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Posted by on in Early Childhood

If I were to believe my early childhood students, singing with children is passe. Being a small sample (this class has thirty students), perhaps I am being overly harsh. But then again, prior classes had also moved into the dizzying array of YouTube videos for preschoolers. Blingy, fast-moving, cartoonish music videos have become the go-to resource for finding music and movement activities for young children. These have supplanted the older, Fred Rogers, style of meeting children where they are, to my profound regret. In my infants and toddlers course, despite my admonitions to the contrary, teachers use videos of people dressed as gummy bears dancing routines I myself would have to practice before doing, and I used to sing and dance in front of audiences. Up-tempo renditions of favorite children’s songs frustrate young children’s attempts to comply with the teacher’s request to “do what they do on the video”. Students say that their activities allow children to have fun and do their best, but their best means just trying to keep up. And those costumed creatures in the video aren’t going to slow down for them.

What’s the fuss, you may ask. YouTube is colorful, fun, and entertaining. Ah, here’s the rub. Music activities for young children are not just for passive entertainment. They are for forging group identity, cultural awareness, and  learning to be with others in a common purpose. In movement, teachers can assess motor issues, and learn what they students enjoy doing. Plus, a music and movement activity allows teachers to bond with children. If teachers have difficulty doing a move, the group laughs, teacher included. How much more warm and inviting this is! Relationships being the center of a great early childhood program, children can connect with adults in community and care.

I do not shun CD’s of such notables as Laurie Berkner, Raffi, or Hap Palmer. I highly recommend them, and have used them often. There are no distracting, over-stimulating visuals. Both teachers and children delight in finding new songs to “do”. My students have brought CD’s into class to dance to. I remember a little guy (now in middle school) sneaking his mom’s Persian music CD into class and asking us to dance with him! Children routinely ask for old favorites (Bear Hunt, anyone?). But CD’s can’t take the place of real singing. I’ve done Raffi’s Something in my Shoe for years, but I memorized it and never did it with the CD. It is too fast. Singing and moving a cappella allows teachers to stop, if necessary, and give support to children. YouTube videos do not stop for anyone.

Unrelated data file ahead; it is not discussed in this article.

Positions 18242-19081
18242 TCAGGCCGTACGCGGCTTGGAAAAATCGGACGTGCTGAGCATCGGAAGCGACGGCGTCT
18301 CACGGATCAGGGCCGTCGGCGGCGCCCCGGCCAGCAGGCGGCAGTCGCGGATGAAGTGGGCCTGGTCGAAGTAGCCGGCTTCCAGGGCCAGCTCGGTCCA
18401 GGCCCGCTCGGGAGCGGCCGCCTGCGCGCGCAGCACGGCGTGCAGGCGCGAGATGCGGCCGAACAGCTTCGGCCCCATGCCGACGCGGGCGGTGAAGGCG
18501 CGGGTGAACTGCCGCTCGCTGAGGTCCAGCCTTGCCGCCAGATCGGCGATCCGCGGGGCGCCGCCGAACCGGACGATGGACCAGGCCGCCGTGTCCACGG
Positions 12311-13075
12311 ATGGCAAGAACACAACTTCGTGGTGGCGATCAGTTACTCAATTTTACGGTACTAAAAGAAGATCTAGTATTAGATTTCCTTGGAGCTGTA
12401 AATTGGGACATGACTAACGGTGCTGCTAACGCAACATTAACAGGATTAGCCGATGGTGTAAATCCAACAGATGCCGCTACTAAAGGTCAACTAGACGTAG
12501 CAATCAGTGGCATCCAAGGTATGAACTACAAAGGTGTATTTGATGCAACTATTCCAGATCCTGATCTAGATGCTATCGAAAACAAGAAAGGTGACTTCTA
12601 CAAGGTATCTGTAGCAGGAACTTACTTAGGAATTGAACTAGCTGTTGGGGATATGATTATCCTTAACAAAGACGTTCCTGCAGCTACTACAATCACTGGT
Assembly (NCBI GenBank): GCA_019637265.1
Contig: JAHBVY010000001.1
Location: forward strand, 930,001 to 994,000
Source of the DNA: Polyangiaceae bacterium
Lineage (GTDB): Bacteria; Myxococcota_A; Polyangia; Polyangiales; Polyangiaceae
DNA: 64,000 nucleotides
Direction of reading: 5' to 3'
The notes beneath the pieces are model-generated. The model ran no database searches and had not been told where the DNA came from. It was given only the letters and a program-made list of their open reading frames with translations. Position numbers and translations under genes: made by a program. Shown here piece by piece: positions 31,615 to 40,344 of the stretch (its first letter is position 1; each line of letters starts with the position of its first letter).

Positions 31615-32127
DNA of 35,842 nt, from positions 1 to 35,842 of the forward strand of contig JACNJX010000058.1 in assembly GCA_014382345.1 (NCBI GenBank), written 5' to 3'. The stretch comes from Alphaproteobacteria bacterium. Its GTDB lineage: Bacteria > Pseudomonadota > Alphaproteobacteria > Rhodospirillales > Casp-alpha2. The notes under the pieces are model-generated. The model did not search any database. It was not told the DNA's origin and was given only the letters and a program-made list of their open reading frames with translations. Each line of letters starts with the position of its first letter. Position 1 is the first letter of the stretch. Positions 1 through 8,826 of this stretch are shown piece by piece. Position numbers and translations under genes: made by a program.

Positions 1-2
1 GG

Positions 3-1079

You can do it! Find songs you like and share them with your students. Let your authentic enthusiasm spark their imaginations. Allow spontaneous and hilarious additions from the peanut gallery! That enthusiasm, and the interactions it allows, is so much more valuable to children than a bunch of dancing gummy bears. Give yourself and your students the gift of real, live musical experiences.

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Posted by on in Early Childhood

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There's something lurking on the wall in nearly every preschool classroom that shouldn't be there: a giant calendar.

Calendar time takes center stage each morning in thousands of classrooms. During morning circle time, the children gather on the rug at their teacher’s feet and go over the day’s weather, the day of the week, and the day’s date. It's time to banish that calendar.

I’ve never known an adult who doesn’t know what Monday is.  Or a third grader, for that matter.

Grasping the days of the week is not hard, but it takes some growing up to be relevant.  Many young kids live in a fog where time is concerned.  “Can we play at Mia’s house yesterday?”  “My spaghetti stew needs to cook for 100 hours.”  Time and days of the week are vague.  That’s OK.  Young kids function best with time statements like “after nap.”  Time will settle down in their minds soon enough.  Why impose our ordered rows of time on them now?

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